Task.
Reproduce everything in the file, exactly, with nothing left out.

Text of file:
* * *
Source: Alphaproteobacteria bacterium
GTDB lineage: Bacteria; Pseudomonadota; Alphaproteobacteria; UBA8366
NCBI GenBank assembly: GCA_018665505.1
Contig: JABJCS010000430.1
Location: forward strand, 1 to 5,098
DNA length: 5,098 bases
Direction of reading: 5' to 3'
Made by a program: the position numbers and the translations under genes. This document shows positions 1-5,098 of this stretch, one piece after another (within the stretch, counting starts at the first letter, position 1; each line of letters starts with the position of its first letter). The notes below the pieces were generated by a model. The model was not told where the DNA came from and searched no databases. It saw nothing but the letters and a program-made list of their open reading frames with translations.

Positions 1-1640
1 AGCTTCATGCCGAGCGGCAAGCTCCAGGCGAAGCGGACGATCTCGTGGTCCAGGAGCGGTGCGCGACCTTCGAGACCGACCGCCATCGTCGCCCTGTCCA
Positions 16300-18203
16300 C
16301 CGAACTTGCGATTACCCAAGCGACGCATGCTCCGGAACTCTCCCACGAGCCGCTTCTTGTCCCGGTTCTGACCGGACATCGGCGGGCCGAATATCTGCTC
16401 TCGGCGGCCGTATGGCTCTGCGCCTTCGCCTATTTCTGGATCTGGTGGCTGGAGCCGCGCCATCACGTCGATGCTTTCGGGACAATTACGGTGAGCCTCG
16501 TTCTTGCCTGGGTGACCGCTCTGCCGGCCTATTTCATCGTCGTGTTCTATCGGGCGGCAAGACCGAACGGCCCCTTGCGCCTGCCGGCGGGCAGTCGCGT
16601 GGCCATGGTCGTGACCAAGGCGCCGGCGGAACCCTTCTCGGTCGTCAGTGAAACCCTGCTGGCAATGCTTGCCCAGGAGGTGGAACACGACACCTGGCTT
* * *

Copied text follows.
Source: Alphaproteobacteria bacterium
GTDB lineage: Bacteria; Pseudomonadota; Alphaproteobacteria; UBA8366
NCBI GenBank assembly: GCA_018665505.1
Contig: JABJCS010000430.1
Location: forward strand, 1 to 5,098
DNA length: 5,098 bases
Direction of reading: 5' to 3'
Made by a program: the position numbers and the translations under genes. This document shows positions 1-5,098 of this stretch, one piece after another (within the stretch, counting starts at the first letter, position 1; each line of letters starts with the position of its first letter). The notes below the pieces were generated by a model. The model was not told where the DNA came from and searched no databases. It saw nothing but the letters and a program-made list of their open reading frames with translations.

Positions 1-1640
1 AGCTTCATGCCGAGCGGCAAGCTCCAGGCGAAGCGGACGATCTCGTGGTCCAGGAGCGGTGCGCGACCTTCGAGACCGACCGCCATCGTCGCCCTGTCCA
Positions 16300-18203
16300 C
16301 CGAACTTGCGATTACCCAAGCGACGCATGCTCCGGAACTCTCCCACGAGCCGCTTCTTGTCCCGGTTCTGACCGGACATCGGCGGGCCGAATATCTGCTC
16401 TCGGCGGCCGTATGGCTCTGCGCCTTCGCCTATTTCTGGATCTGGTGGCTGGAGCCGCGCCATCACGTCGATGCTTTCGGGACAATTACGGTGAGCCTCG
16501 TTCTTGCCTGGGTGACCGCTCTGCCGGCCTATTTCATCGTCGTGTTCTATCGGGCGGCAAGACCGAACGGCCCCTTGCGCCTGCCGGCGGGCAGTCGCGT
16601 GGCCATGGTCGTGACCAAGGCGCCGGCGGAACCCTTCTCGGTCGTCAGTGAAACCCTGCTGGCAATGCTTGCCCAGGAGGTGGAACACGACACCTGGCTT